Our morning was spent working on "chores", including a trip to the ear doctor for Marianne and diary writing for me followed by Peloton for each of us. In our current state, this constitutes a busy" morning. What ever did we do back when we had jobs, kids, parents, travel, and all the other things from the olden days?

Determining where to "dine" turned out to be a big deal. Marianne had afternoon art classes, so she wanted someone else to cook (not me), but who? Many places are serving outdoors, but we are still quite risk-adverse, so we feel limited to take-away meals. Nothing sounded interesting.

Chick-fil-AAs a rule, we do not do fast food, and that limits options, especially here in Fresno. Remembering that avoiding fast food restaurants will also complicate long distance American travel, we decided to experiment and go to Chick-fil-A, a popular place we'd never visited. There were dozens of cars in the drive-thru lane, but the operation was well-organized and our twenty-minute wait was tolerable. The food, a chicken sandwich for me and a salad for Marianne, was good enough for a repeat some day, but hardly seemed to warrant the long line.

artistBack home, Marianne disappeared into the Art Hut while I finished diary writing. It is a struggle for me to keep trying to write something for each of these pandemic-colored days. Our days have become so routine and ordinary. We should be thankful, given the difficulties in the world right now, and we are, but still, what's to write?

Marianne's art work, between YouTube and Zoom classes, remote collaboration with Claudia, and actual painting, seems more rewarding. She is even encouraging when I hand her my daily writing for editing and correcting.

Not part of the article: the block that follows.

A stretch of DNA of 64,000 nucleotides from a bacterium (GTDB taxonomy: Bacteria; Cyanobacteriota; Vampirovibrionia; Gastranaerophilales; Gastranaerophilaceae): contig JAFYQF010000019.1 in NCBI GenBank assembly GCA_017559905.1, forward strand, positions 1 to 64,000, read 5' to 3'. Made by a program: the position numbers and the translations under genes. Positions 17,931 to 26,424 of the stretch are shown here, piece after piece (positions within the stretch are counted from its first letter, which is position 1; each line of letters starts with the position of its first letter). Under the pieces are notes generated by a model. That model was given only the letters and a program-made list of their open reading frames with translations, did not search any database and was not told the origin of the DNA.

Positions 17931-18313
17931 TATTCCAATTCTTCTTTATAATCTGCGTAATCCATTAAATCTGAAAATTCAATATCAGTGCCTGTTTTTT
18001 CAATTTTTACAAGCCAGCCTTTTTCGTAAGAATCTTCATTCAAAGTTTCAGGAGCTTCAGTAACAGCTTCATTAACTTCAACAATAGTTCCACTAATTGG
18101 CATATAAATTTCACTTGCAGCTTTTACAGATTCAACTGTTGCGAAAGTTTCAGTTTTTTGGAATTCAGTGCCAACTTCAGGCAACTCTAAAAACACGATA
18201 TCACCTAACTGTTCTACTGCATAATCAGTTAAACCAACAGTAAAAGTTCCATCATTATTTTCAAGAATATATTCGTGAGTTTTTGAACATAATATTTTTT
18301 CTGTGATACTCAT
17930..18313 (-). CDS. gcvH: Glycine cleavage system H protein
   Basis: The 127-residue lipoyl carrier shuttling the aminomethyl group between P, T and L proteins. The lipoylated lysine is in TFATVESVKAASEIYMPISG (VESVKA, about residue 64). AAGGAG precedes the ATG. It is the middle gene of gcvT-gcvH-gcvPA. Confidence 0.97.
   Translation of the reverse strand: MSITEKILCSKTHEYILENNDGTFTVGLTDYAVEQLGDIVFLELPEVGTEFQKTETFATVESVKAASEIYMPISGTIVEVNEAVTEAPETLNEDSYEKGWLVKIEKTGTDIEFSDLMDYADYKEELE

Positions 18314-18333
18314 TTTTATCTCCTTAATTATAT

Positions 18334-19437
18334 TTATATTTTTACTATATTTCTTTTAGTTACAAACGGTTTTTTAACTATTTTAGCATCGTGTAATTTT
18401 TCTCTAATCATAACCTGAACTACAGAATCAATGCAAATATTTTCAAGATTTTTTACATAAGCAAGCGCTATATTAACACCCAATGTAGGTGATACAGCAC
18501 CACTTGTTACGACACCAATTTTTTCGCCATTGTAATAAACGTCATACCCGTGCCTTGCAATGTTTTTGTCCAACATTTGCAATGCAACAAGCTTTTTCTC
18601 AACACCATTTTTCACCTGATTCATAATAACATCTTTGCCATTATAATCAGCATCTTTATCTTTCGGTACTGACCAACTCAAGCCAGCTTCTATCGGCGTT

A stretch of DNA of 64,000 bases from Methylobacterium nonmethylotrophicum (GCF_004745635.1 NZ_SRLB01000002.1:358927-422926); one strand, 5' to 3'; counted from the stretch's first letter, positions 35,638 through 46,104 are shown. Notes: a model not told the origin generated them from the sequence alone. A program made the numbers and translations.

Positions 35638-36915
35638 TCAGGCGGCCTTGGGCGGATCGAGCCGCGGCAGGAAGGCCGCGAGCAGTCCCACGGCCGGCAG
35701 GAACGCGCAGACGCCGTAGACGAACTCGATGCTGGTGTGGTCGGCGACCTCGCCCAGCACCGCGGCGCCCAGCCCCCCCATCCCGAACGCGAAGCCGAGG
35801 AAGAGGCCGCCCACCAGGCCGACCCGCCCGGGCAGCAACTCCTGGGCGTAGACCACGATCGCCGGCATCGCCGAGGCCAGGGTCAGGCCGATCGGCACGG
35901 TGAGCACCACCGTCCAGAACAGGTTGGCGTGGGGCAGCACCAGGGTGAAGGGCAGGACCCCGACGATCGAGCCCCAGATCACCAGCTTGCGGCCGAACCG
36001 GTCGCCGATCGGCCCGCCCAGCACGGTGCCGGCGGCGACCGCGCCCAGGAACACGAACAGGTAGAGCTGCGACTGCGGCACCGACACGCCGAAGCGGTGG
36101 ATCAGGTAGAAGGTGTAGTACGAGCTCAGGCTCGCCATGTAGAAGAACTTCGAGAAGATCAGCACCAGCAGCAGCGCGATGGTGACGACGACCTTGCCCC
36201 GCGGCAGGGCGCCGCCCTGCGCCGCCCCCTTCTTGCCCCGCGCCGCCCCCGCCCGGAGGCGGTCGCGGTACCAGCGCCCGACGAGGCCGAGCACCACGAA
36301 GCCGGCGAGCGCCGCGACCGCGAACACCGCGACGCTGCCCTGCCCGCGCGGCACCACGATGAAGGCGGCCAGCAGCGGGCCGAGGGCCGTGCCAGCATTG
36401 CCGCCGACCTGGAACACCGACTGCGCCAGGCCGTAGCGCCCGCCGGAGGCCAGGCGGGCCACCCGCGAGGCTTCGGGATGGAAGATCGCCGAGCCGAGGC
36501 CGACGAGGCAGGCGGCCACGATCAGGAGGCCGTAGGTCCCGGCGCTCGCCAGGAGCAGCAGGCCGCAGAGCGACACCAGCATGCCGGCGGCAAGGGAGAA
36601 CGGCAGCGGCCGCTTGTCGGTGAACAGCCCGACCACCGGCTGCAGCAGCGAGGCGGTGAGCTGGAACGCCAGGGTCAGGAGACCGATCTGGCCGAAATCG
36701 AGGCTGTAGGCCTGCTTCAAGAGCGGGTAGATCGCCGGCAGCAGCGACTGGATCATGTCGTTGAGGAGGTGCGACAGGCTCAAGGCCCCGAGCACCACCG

While Marianne worked, I walked a little through the neighborhood. Fresno City College campus serves as our local walking park, quiet now of course. It will be strange when this all starts up again, whenever that will be. I finished with a stop at Vern and Joan's and we discussed neighborhood cats more than the historic impeachment happening back in DC. We have more control over feral cats.

Vern and Joan

From walking, visiting, and art, we moved inside for the Friday Zoom Game night with Jen, Brian, and Geoff. After the required checks of weather (Maryland snowy, Colorado very cold) and grandsons (all three were OK), we worked through three games of Codenames with admirable skill. We mix teams every week and there is no such thing as long-term best or favorite players, so skillful games are simply ones where there is plenty of laughing. Somebody always wins, a good message nowadays.

(This day in our history: 2017, Death Valley)

Saturday, February 13, Covid Day 337, Impeachment Day 5

Last day of Impeachment 2.0? Maybe. Maybe not.

black historyImpeachment 2.0 was to be the theme of the day, but first I headed over to Starbucks for an early morning diary writing session. I find that getting away from the house-office is useful in order to focus on the long-running project. I'm sure part of my mind is just wishing for a return to the before times, when a Starbucks morning session was part of travel or at-home time. Now, I am limited to going to the store, ordering from young folks whoes names I know and who know my name, checking the Black History poster, and going out to the Model Y to write.